Hawaii Driver's License
I was recently “awarded” my Hawaii driver's license after 2 failed attempts (3rd time’s the charm, right?), but I’m not ashamed about it.
I strongly believe that the outcome of a road test depends hugely on luck.
So be prepared for anything to happen: jaywalking high school students (and a freaked out examiner who thought I was going to run them over), a car parked in the middle of the road, and an ambulance behind you.
Jittery nerves + unexpected elements = 2 failed road tests.
The examiner’s personality/vibes also makes a difference. My last examiner was very gentle and spoke with a soothing voice, and she put me at ease almost immediately.
There are two parts to getting your Hawaii driver's license: the instruction permit and the road test.
You’ll need a US Social Security Number for this, so find out from your school how to apply for one. You’ll also need to bring your passport with an attached I-94 card (or you might consider applying for a Hawaii State ID).
It costs $2 to take the test and $5 for the Instruction Permit, which looks and functions like a Hawaii driver's license. The difference is, you're required to have a licensed "chaperone" with you at all times when you're behind the wheel until you are awarded your license. The permit is valid for one year from time of issue; however, you’re allowed to renew it every year for $5 until you pass the road test.
You can walk in to any driver licensing station on Oahu to take the written test, but the location closest to town is the Kalihi-Kapalama station on Dillingham Boulevard (contact information listed below).
Your best bet is to go in the mornings since they stop registration for testing at 2pm, and it can get pretty busy, so if you’re planning another appointment afterward, allow plenty of time for waiting (to take the test, to pay, to make your permit etc) and traveling (especially if by bus).
Regardless if you’ve been driving for 2 years or 5 years, I suggest you pick up a copy of the Hawaii Driver’s Manual to study and do the “quiz” at the end. Sure, some are “common sense” questions, but laws and regulations may differ.
Out of the 30 questions on the test, you’re allowed only 6 mistakes.
If you don’t pass you’ll have to wait a week to take the test again.
You can buy the manual for $5 at most bookstores, or download an electronic version (but I think it’s a lot easier to read a physical book).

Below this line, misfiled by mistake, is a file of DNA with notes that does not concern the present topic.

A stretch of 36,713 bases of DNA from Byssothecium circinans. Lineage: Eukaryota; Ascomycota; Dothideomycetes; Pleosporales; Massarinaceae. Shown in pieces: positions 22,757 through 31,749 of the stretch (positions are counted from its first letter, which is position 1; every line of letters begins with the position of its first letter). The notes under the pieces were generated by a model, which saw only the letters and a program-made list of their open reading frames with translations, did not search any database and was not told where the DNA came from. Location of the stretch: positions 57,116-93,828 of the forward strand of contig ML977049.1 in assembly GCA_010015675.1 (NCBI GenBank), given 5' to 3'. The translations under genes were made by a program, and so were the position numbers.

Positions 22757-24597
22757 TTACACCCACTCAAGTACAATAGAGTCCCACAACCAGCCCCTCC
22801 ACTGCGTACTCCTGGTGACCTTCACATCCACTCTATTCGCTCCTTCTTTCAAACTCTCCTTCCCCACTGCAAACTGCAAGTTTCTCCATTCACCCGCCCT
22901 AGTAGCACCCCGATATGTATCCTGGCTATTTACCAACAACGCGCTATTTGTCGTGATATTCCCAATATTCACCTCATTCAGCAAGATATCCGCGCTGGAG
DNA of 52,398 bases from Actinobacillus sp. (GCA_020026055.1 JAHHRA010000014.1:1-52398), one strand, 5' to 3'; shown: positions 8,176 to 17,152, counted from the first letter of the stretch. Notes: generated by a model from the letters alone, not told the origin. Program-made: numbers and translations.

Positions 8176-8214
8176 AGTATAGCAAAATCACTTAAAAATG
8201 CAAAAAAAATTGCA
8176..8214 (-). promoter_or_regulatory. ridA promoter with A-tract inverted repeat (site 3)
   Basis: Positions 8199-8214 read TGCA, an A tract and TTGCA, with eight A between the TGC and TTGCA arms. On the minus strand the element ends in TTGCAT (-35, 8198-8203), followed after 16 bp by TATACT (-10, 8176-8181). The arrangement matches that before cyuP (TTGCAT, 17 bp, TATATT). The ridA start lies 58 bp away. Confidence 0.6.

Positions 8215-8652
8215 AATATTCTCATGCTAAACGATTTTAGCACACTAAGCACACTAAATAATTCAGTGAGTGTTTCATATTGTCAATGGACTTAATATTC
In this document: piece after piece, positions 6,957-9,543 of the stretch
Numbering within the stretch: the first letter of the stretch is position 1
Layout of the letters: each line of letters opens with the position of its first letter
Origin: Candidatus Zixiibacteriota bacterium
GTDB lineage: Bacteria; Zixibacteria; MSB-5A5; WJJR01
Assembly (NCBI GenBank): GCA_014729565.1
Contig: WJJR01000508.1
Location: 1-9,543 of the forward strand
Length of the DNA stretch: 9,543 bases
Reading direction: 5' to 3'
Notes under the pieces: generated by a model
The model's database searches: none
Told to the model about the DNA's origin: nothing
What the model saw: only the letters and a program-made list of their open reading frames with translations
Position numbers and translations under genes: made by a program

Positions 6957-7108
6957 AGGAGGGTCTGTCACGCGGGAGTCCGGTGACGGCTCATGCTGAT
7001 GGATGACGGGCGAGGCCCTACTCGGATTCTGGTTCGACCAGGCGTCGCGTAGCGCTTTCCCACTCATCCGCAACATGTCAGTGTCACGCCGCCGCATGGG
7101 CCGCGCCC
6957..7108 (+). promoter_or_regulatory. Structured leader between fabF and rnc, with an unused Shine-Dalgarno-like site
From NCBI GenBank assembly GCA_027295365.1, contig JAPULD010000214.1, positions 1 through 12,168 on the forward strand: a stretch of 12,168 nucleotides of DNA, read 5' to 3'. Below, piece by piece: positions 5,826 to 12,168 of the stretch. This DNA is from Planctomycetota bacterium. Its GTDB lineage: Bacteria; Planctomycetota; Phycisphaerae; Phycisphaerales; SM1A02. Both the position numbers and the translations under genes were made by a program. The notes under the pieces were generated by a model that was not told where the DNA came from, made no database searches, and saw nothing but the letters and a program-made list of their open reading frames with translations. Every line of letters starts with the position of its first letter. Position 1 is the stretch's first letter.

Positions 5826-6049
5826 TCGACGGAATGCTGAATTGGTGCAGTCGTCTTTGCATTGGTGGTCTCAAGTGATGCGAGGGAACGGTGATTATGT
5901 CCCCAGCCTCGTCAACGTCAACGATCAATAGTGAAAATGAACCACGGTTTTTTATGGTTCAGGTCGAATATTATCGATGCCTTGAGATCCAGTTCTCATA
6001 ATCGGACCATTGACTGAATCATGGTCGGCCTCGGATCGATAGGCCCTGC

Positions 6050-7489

You can schedule a road test online but you may have to wait at least 3 weeks in advance, or you may decide to walk in and take a number.
Walking in may sound like a better choice but expect to wait a long time (sometimes the line forms before the office even opens for the day!), or worse yet, you may be turned away because the quota for walk-in road tests for the day is up.
The number of road tests per day depends on the number of examiners available that day, and scheduled tests have priority. At my last test which was scheduled at 2pm, I chatted briefly with someone who had been waiting since noon and he was still waiting when I left with my new Hawaii driver's license.
The station doesn't provide a vehicle for you to test in; you'll have to be accompanied by someone who has a Hawaii driver's license and is at least 21 years old, and owns his/her car. In other words, you can't borrow someone's car and have somebody else drive you to your road test.
The objective is to get penalized with as few points as possible, and the maximum you’re allowed is 15 points.
You may think that’s a big window, but some mistakes cost 5 points each. The test sheet can look misleading as you’re driving and stealing a peek; I had only 2 markings and thought I did very well, until I learned each offense was 5 points! For those who don't like parallel parking, practice, practice and practice!
If you don't pass the road test, you'll have to wait at least a week before you can take it again.
There are 5 locations you can take the road test, but the closest one in town is again the Kalihi-Kapalama station, also known as City Square. You may hear opinions on which location is easiest, but I stand by my earlier observation that it all boils down to luck, and practice of course.
I’ve taken road tests at Kapolei and City Square, and I admit I had reservations of City Square at first, because of its reputation of strict examiners, low passing rate and heavy traffic, but I’ll say this: knowledge is half the battle – hire a driving instructor!
The road test costs $8 and the Hawaii driver's license costs $24, and it is good for 8 years, unless you’re under 25 years old, in which case the license costs $12 and is good for 4 years.
Don't feel bad (or let anyone make you feel bad!) if you don't pass the first time. Driving is a serious responsibility and should not be rushed, and there's nothing to be ashamed of. :)
Before heading down, call the Kalihi-Kapalama station first to make sure they're open and you have all the right documents needed.
Address: 1199 Dillingham Boulevard
Information: (808) 532-7730
Road Test Information: (808) 832-4117
Hours: Monday through Friday 7:45 a.m. to 4:00 p.m. (except holidays)
Get TheBus directions from your apartment to this location via Google.
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